African Americans: A Regal State of Mind.



( We as women must make a simple decision are we, or are we not, bitches and whores. I totally agree with the concept that Black men ought not call us such things, and they should respect Black women. Having gotten that out the way I do feel it’s time to take a hard look at ourselves as Black women. Sisters can no longer ask Black men, and no one else, to do for us what only we can accomplish.

Respect begins with self…it starts from within. Much has happened to the Black woman in America, and other nations, from slavery to now that chipped away at how we view ourselves. Basically we went from being Queens, valued wives, affective mothers, and cornerstones in our communities to enslavement where we were seen as and treated like less that animals. Our bodies where disregarded as trash and unworthy. Because we were seen as nothing more than a white man’s property we could never embody concepts like “The Cult of True Womanhood”.

We are very aware of our uphill battle for value & respect. Some Black woman look at Black men as if they have completely betrayed us in believing the media driven view of us, treating us poorly and some feel even worse if they see Black men with anyone accept a Black women. Regardless of the fact that statistically Black men marry Black women more than any other group of women, and there are still many Black men that love, and appreciate us many would rather believe the negativity.

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The bottom line is we must own our own perspective, and be totally unapologetic about it. We, as Black women, should no longer look to others to validate how we will think or carry ourselves. Basically I don’t need a Black man to validate that I am not a bitch nor whore…I know I am not and I live according to that knowledge. He, and others, will interact with me based on the standard I set for myself, and what I allow.   Dear Sisters we must reclaim our magic, strength and regal stance. We must learn to love who we are truly from the inside out. Many of us have been hurt in our past, but we cannot hold on to the pain that can create a monster within us.

We have the power to write our narrative as we see fit, as the pen does truly belong to us. There is a true Black woman strength that does not come from putting up a front, trying to match the Black man in strength, harboring anger, ignoring pain nor losing our cool. Our strength comes from our graceful ability to love, live & speak truth, uplift, empower, inspire, and own our individuality. There is nothing wrong with our feminine beauty…nothing wrong with being a powerful beautiful Black woman that doesn’t have to demand respect, because when we are in this mode our very presence commands respect.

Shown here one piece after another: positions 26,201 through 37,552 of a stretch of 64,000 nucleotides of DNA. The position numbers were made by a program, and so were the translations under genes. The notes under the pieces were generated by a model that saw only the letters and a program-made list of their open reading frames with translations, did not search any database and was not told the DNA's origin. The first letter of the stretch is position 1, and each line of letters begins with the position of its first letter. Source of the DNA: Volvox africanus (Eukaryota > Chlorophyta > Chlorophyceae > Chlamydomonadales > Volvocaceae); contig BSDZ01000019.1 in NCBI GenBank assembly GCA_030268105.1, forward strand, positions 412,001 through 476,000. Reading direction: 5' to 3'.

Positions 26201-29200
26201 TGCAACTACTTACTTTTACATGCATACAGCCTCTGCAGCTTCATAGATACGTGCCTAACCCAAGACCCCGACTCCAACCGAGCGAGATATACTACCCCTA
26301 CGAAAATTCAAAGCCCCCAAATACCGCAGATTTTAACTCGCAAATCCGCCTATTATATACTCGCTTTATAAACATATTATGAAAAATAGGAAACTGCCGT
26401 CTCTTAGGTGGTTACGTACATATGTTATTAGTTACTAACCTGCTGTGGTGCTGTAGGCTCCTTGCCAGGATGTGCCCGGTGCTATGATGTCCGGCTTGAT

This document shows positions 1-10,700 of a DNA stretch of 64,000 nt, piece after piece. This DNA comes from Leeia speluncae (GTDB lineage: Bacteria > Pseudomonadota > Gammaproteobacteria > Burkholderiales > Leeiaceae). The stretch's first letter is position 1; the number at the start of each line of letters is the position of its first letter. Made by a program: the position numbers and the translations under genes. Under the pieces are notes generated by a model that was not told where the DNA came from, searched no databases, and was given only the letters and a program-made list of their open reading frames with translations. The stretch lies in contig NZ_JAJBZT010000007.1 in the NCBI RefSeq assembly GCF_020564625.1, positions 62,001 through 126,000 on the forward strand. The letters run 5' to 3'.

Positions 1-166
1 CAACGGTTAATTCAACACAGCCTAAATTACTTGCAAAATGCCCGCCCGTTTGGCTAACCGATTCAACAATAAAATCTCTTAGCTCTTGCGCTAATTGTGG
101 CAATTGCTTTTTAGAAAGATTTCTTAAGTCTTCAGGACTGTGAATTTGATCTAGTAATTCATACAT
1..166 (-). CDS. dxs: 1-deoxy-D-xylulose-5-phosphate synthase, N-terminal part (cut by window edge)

Many of our Sisters are striving, growing, and living in this magic every day, and for those that may be lost or confused the power to become greater is within you. Beauty is a blessing, and God was good to us when he shaped us….however assets laid to bare is not power. Basically, there is nothing wrong with keeping our clothes on. This doesn’t take away from our sexuality, it can be seen as enhancing our grace…and sending a message to our men that we are to be both truly adored and valued physically and internally. Lastly, we really cannot ask Black men, and no one else, not to call us out of our name if we choose to call each other bitches and whores. Yes, I understand that some Sisters feel that owning the word may empower us, but this goes back to the issue of a regal state of mind. What QUEEN is referred to as a DOG? The answer is NONE. There is no way for us to own those derogatory words; when we speak them in reference to ourselves, or another Sister, we are empowering negativity in regards to the nature of our being.

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I do understand this goes against what society shows us regarding who, and what, we are. However, I believe we are greater than we see in videos and on TV. We are stronger inside than we know, and have the power to be great inside and out. We are important to the healing of our homes and communities…we give birth to them. Let’s embrace unity amongst Black women, and encourage each other to a regal state of mind.

Staff Writer; Christian Starr

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